"In that tie, [at the Bernabeu], Barcelona were overcome by military pressure and people close to the Falange (the nation's Fascist and National Syndicalist political party)," historian Joan Barau told Goal of the controversial match.
Real Madrid 'the best embassy we have ever had'
However, for a team that was held up as the establishment's favourite, Real were actually not particularly successful in the early years of La Liga and the Franco regime. Though they won titles in 1932 and 1933, they only began to dominate in the 1950s and 1960s - some say with the help of Franco's establishment.
An illustration of the club's increasing prominence in the minds of the country's decision-makers can be found in the words of Fernando Maria Castiella, who served as Minister of Foreign Affairs under Franco from 1957 until 1969. "Real Madrid is a style of sportsmanship," said Castiella. "It is the best embassy we have ever had."
As well as that, Franco notably made a point to officially acknowledge the successes achieved by Real Madrid, while also seemingly snubbing occasions when Barcelona triumphed.
Nevertheless, despite the fact that Barcelona, as a bastion of Catalan culture, represented the opposition to what Franco wished to achieve, the dictator actually maintained allies at the club.
He was friendly with Josep Samitier, an iconic figure who played for and managed Barcelona before becoming a key figure behind the scenes. Indeed, Franco is said to have had a major influence in securing the signing of Barca legend Laszlo Kubala. Equally though, conspiracies abound that the pair were complicit in transfer of Alfredo Di Stefano to Real Madrid instead of Barca.
Given his ideology, there is no doubt that General Franco was keen to see the long-term success of Real Madrid. For him, they served as a convenient counterweight to Barcelona and everything the Catalan club stood for - if there was to be a dominant force in Spanish football, you can be sure Franco would want it to be Castilian royal rather than Catalan separatist.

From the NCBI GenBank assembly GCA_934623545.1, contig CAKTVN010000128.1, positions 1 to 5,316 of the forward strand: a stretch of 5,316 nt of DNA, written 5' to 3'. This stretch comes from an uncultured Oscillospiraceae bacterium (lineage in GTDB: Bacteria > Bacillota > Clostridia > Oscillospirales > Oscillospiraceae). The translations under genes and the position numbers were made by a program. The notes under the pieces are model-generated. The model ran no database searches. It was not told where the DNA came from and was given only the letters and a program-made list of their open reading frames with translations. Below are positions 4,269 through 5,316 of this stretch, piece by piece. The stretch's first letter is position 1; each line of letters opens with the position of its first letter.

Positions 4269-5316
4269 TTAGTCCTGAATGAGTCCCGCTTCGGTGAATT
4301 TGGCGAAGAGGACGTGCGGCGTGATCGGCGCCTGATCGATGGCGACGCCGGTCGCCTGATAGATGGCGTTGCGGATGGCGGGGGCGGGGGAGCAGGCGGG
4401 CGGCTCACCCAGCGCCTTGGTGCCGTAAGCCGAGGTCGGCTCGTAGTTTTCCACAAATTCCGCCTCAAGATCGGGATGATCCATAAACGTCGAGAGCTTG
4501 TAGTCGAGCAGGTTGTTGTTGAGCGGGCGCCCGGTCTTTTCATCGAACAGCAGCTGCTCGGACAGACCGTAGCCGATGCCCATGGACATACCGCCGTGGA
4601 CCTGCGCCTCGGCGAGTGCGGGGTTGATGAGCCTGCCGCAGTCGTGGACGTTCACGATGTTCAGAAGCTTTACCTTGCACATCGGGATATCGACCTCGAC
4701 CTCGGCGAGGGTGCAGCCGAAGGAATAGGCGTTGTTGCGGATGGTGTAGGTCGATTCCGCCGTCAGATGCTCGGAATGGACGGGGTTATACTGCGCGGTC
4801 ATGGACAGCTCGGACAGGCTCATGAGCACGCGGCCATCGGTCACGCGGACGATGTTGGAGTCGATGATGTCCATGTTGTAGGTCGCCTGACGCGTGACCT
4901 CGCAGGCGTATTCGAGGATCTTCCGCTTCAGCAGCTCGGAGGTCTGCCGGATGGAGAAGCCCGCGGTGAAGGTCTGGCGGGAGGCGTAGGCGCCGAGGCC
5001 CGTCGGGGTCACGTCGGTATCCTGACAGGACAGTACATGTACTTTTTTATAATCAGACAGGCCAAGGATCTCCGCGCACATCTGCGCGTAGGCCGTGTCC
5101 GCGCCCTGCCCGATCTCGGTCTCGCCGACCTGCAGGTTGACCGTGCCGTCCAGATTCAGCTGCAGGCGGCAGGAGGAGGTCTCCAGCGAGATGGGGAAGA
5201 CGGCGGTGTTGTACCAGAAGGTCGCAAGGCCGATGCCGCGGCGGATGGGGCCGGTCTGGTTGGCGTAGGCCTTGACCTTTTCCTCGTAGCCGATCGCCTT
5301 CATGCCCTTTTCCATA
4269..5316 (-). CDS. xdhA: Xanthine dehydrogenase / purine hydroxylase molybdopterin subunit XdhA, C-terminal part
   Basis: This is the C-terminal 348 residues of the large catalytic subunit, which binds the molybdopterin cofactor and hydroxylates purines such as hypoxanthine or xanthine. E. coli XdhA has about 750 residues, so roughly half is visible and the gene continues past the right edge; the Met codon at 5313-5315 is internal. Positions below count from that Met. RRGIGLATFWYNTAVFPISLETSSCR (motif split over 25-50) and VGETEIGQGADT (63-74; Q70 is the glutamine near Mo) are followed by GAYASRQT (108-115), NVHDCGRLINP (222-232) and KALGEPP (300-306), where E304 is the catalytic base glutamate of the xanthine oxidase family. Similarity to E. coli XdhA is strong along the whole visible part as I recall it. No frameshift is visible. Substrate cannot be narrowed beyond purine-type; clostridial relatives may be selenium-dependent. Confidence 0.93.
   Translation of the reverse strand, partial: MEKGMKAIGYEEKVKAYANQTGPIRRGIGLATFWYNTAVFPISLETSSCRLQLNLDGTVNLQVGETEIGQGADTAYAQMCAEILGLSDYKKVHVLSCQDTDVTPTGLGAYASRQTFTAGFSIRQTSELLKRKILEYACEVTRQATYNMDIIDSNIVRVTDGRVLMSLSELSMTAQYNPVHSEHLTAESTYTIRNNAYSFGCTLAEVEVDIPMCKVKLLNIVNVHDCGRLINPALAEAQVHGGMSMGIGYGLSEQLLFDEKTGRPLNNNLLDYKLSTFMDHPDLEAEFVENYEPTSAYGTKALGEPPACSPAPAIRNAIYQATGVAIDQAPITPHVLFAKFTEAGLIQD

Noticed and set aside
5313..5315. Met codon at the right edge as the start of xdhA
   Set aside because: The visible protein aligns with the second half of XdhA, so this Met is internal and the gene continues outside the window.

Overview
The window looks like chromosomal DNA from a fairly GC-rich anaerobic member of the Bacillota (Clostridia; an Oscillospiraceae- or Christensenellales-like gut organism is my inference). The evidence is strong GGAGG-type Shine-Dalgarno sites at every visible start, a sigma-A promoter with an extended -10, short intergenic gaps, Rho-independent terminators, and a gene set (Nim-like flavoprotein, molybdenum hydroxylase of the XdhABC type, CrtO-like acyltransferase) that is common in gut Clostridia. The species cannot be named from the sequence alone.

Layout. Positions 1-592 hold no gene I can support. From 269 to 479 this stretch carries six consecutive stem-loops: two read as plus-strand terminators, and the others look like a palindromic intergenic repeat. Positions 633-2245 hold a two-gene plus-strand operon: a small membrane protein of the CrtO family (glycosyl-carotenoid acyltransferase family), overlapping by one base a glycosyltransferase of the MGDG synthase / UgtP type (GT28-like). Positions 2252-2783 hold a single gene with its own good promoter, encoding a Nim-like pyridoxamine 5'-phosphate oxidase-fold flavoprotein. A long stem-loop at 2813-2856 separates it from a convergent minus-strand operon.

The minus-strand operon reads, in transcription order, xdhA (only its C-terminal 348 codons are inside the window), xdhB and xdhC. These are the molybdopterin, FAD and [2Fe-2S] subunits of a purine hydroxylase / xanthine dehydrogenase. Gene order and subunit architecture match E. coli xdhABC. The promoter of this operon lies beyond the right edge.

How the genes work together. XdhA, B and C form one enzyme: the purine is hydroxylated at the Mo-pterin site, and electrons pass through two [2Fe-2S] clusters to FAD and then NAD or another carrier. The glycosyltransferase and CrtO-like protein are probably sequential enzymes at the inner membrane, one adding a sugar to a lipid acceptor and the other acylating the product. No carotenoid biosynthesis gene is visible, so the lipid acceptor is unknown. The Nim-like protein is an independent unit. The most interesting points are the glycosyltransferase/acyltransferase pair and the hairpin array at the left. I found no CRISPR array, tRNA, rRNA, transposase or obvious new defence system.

However, he was clearly willing to compromise on that position when it suited him. As the journalist and writer Jimmy Burns wrote: "Bernabeu was his natural home but his political instinct took him on occasions to Les Corts, and later to the Camp Nou."
Do the Spanish royal family support Real Madrid?
While times have certainly moved on from the Francoist era, the reverberations are still felt in El Clasico to this day.
A perception lingers that Real Madrid are still favoured by the establishment, with fans and players sometimes suggesting that referees are in the corner of Los Blancos.
While such a charge is clearly too difficult to prove, it is true that Real maintain a close relationship with the Spanish royal family.
Indeed, King Juan Carlos is a vocal supporter of the club and has been recorded entering the team's dressing room in order to personally congratulate the players on their success.
He even called Real Madrid president Florentino Perez in 2018 to pay tribute to Cristiano Ronaldo following his sensational overhead kick goal against Juventus.
“Juan Carlos called me to congratulate Cristiano,” Perez revealed to Gazzetta dello Sport.
“His goal against Juventus was one of the most beautiful in football history, a wonderful goal by the best player in the world."
As well as Juan Carlos, his successor King Felipe VI has also been a presence at a number of Real Madrid games, including those of the club's basketball team.